Maple season typically begins in January with the season occasionally lasting until April 15, but is entirely weather dependent. While tapping can be done anytime the temperature rises above freezing, it’s the overnight temperatures that ensure a lengthy season. When it freezes overnight the tree draws up the sap from the roots. Anytime you have cold weather you can tap, but it has to be consistently cold at least a week or the syrup has a different flavor. Depending on the type of weather you have that season can also change the flavor of the syrup. Once the weather consistently stays above freezing both during the day and overnight, tapping is finished.
“The season is typically 25 days, but in those 25 days it’s pretty close to a 24-hour operation.”
When the Merle family began tapping, they never had more than 1,000 buckets to catch the sap and they used horse-drawn carriages to collect the buckets. That all changed with they began to use a tubbing system in 1958.
About 10 years ago about a quart of sap a day was harvested from the trees, which produced about 4,200 gallons of syrup a day. To further increase production, they now use a reverse-osmosis process and vacuum pumps to extract and process the sap.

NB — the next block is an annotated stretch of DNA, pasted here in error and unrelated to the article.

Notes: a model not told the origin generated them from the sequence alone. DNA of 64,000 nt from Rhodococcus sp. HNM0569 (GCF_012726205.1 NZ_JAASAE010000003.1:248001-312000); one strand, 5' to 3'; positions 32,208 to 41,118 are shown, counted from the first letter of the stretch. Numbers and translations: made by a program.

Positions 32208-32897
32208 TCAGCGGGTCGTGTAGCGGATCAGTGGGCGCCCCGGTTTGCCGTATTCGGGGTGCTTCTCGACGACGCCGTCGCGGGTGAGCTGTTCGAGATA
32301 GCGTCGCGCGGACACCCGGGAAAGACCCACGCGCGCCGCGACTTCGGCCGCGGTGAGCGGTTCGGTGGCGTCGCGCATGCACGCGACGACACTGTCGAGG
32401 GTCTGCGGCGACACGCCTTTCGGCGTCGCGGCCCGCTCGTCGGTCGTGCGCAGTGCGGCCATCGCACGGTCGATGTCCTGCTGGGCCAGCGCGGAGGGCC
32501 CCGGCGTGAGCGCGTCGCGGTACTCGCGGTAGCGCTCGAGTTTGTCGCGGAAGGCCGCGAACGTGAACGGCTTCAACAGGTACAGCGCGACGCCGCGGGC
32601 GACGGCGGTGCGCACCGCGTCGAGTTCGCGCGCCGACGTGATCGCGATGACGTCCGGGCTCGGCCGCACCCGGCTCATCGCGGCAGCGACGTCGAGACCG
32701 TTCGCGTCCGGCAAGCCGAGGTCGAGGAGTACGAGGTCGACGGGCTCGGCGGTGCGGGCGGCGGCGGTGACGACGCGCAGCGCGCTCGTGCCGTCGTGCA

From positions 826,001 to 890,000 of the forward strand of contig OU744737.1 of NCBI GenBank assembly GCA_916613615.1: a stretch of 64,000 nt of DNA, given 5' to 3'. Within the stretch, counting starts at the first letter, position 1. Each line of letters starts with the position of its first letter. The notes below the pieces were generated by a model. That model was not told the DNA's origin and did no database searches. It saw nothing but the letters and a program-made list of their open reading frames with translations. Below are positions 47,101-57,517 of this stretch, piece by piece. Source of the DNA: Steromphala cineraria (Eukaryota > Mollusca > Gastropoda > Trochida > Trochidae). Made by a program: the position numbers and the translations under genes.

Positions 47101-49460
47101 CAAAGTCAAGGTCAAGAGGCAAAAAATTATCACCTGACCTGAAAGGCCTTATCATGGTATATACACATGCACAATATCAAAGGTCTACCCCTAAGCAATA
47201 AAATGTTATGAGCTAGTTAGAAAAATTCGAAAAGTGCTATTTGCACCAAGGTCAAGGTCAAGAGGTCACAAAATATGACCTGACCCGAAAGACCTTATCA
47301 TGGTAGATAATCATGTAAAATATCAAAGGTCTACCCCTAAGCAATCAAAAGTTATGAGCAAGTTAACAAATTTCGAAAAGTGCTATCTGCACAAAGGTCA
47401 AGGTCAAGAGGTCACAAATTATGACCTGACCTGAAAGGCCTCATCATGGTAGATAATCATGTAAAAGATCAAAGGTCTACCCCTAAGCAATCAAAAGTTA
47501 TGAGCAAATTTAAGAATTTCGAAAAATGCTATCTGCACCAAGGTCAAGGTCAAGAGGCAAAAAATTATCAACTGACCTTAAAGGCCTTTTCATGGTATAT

The Merles have approximately 17,000 taps and at least 100 miles of line on the 400-acre farm. Of those taps, 4,500 run directly into the tap house, the remaining run into holding tanks scattered throughout the property. The sap is then collected and brought to the storage tanks at the tap house.
Generally speaking, it takes approximately 50 gallons of sap to make one gallon of syrup. On any given day, the farm produces two gallons of syrup a day per tap, which equates to approximately 20,000 gallons of sap a day to produce around 400 gallons of syrup a day. That’s about 8,500 gallons of syrup in one season.
In addition to the syrup production, the farm also makes sugar, spreads, candies, gummy leaves, and even barbecue sauce. To make the value added products it takes approximately 400 gallons of syrup to make sugar, 800 gallons for the maple spread, and 1,600 gallons for the candies.
When asked how they keep up with production, Lyle’s answer was an easy “Well, there’s 24 hours in a day…”
Operating one’s own business is no easy task, but they “do what it takes to get the job done.” With 15 employees – mostly part-time – Lyle says a typical day begins around 6:30 a.m.. And while his 102-year-old mother, Florence, still gets up and helps when she can, he said – with tongue-in-cheek – “since she turned 100, it was tough to get a full day's work out of her.”
Although working in the woods is taxing, Lyle said he has no desire to retire and “shuffle cards in Florida.”